Adaptively Parallel Processor Allocation for Cilk Jobs
Author(s)Sen, Siddhartha; Agrawal, Kunal
The problem of allocating processor resources fairly and efficiently to parallel jobs has been studied extensively in the past. Most of this work, however, assumes that the instantaneous parallelism of the jobs is known and used by the job scheduler to make its decisions. In this project, we consider different ways of estimating the parallelism of jobs during runtime, as well as different ways of using this information to allocate processors in a fair and efficient manner. The goal of our project is to design and implement a dynamic processor-allocation system for adaptively parallel jobs. Adaptively parallel jobs are jobs for which the number of processors which can be used without waste—in other words, the parallelism of each job—varies during execution. We call the problem of allocating processors to adaptively parallel jobs the adaptively parallel processor-allocation problem. We propose to investigate the adaptively parallel processor-allocation problem for jobs running on a shared-memory multiprocessor (SMP) system. We focus on the specific case of parallel jobs that are scheduled with the randomized work-stealing algorithm, as is used in the Cilk multithreaded language (later, we will expand the scope of our research to include other kinds of parallel jobs). Our problem can be defined as follows: Consider an SMP system with P processors and J jobs. At any given time, each job has a desire dj, representing the maximum number of efficiently usable processors, and an allotment mj, representing the number of processors allocated to it. Our problem is to design a processor-allocation system that achieves a fair and efficient allocation of processors among these jobs, where the terms “fair” and “efficient” are defined as follows: an allocation is fair if whenever a job receives fewer processors than it desires, then no other job receives more than one more processor than this job received (the allowance of one processor is due to integer roundoff); an allocation is efficient if no job receives more processors than it desires and, if there exists a job that receives fewer processors than it desires, then all P processors are in use. The successful design of such a system can contribute significantly to our understanding of the adaptively parallel processor-allocation problem. If the task of estimating processor desires is designated to the jobs themselves—and if algorithms are devised to perform this estimation for different types of parallel jobs—then the system can easily be generalized into a core scheduling service provided by the kernel. In addition, the system can be extended to respect the job priority mechanism supported by the kernel, or to take into account processor usage histories when making the allocation decisions. Moreover, we can consider other ways of characterizing the fairness and efficiency of processor allocations beyond the definitions we have provided above. Currently, the prototype of the processor-allocation system we are developing is a user-mode extension to Cilk that uses the steal rate of Cilk jobs to estimate processor desires and a randomized, pair-wise exchange of processors to achieve a fair and efficient allocation. The prototype has a well-defined interface and a modular architecture, allowing us to investigate different desire-estimation and processor-allocation algorithms without too much difficulty.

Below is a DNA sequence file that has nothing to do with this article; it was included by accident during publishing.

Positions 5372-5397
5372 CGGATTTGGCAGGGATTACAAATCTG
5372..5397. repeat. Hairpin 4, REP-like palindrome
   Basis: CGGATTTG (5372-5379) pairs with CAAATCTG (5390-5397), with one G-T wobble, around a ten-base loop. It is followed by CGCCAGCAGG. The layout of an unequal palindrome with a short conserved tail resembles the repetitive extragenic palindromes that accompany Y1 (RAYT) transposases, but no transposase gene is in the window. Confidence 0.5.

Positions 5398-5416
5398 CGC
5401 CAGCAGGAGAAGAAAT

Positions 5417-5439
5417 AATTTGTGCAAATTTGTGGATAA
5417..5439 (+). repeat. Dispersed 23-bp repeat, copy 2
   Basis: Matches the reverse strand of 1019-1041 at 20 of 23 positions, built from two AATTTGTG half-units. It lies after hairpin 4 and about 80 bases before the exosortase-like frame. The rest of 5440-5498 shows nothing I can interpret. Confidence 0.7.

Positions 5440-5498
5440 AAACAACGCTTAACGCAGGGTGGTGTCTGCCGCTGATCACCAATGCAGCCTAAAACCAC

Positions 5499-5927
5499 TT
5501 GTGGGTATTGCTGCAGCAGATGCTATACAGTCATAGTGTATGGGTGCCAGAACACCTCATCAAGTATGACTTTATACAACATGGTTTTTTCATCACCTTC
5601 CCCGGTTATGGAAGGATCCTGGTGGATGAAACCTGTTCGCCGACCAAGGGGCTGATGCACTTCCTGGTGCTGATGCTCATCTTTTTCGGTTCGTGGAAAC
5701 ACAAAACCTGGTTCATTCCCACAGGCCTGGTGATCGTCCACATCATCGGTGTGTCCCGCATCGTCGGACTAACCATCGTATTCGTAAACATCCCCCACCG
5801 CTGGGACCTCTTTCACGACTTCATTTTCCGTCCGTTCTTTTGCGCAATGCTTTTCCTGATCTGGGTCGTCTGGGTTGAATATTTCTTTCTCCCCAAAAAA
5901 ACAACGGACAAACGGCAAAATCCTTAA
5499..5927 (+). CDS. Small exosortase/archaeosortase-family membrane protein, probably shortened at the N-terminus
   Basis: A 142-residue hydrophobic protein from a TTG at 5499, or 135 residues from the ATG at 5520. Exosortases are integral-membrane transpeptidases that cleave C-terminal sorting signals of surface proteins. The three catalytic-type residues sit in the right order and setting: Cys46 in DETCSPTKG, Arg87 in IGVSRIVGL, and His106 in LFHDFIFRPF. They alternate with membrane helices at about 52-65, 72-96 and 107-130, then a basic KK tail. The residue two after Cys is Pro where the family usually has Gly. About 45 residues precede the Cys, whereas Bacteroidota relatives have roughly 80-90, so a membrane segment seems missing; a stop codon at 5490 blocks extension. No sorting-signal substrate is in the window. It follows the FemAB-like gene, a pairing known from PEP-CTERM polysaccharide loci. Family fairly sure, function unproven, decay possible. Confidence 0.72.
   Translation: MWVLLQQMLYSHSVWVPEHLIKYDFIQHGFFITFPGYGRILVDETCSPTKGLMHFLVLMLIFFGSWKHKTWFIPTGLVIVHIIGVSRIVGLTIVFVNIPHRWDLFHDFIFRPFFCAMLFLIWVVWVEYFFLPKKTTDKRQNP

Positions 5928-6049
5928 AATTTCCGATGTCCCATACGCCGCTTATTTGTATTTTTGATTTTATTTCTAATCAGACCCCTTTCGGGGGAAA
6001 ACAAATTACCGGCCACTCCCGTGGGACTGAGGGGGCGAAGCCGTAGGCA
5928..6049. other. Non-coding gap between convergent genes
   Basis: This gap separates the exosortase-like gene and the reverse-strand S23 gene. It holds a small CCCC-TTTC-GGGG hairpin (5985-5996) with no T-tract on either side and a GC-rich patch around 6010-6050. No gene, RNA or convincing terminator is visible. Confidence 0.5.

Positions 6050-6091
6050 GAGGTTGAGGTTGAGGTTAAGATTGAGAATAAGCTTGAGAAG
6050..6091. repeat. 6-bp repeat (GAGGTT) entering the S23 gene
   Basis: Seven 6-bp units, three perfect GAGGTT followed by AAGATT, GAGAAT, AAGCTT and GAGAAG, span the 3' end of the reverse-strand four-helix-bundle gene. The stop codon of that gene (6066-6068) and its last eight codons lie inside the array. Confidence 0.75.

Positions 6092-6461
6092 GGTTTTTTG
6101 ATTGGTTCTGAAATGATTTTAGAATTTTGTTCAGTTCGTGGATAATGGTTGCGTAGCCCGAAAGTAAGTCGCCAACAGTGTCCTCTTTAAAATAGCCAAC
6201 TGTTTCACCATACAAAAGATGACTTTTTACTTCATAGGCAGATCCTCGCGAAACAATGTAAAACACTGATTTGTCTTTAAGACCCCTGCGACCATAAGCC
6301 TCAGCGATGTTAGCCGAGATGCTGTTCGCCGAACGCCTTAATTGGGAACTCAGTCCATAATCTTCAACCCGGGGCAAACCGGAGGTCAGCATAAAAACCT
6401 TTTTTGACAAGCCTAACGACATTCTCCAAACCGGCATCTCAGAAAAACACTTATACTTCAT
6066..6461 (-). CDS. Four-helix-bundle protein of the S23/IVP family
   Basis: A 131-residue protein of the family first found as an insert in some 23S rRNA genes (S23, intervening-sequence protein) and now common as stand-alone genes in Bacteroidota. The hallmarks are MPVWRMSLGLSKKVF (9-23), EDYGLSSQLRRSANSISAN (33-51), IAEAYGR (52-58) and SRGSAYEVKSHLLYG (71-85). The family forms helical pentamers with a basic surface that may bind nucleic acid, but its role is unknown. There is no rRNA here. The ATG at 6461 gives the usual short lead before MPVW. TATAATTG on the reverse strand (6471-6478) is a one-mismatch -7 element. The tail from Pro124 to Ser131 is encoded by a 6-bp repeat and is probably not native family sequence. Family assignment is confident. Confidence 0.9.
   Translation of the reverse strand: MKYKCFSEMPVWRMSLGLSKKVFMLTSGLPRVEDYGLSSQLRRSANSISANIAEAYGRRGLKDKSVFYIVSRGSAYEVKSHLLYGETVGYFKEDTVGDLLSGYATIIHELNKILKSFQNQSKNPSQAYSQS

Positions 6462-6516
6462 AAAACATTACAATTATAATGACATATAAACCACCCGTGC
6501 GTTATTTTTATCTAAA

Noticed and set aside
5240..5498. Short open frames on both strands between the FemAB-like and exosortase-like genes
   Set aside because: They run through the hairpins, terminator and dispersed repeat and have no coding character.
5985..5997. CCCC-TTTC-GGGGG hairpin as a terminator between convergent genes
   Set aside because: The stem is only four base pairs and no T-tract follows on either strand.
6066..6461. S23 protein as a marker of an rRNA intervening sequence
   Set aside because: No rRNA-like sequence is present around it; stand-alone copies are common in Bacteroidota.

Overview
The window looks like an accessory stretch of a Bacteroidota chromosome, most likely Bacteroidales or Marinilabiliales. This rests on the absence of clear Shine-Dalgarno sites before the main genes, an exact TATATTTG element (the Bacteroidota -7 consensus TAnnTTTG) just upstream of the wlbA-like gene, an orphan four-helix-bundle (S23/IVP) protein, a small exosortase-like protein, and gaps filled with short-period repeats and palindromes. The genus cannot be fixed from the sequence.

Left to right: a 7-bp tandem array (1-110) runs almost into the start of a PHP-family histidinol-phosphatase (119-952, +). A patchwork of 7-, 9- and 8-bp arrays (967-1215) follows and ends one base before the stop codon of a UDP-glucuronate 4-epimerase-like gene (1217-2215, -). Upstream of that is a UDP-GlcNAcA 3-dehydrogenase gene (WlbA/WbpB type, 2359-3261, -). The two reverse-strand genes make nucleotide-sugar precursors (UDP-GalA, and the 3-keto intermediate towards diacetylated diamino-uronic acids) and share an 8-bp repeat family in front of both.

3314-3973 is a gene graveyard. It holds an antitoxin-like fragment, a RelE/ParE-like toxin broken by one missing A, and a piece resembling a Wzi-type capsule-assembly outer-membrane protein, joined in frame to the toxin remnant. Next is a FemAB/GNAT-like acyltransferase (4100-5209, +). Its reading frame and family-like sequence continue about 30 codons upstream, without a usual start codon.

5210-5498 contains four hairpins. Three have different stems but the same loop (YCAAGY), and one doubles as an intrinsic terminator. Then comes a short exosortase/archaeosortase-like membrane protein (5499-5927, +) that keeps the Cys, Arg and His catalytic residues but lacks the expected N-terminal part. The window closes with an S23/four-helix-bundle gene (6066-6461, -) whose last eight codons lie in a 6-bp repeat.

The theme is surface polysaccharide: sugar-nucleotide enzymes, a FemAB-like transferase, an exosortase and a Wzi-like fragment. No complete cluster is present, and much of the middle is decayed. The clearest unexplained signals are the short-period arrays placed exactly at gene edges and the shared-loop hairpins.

Computer Science (CS);
Cilk multithreaded language, parallel processor allocation, adaptively parallel jobs, adaptively parallel processor-allocation problem, randomized work-stealing algorithm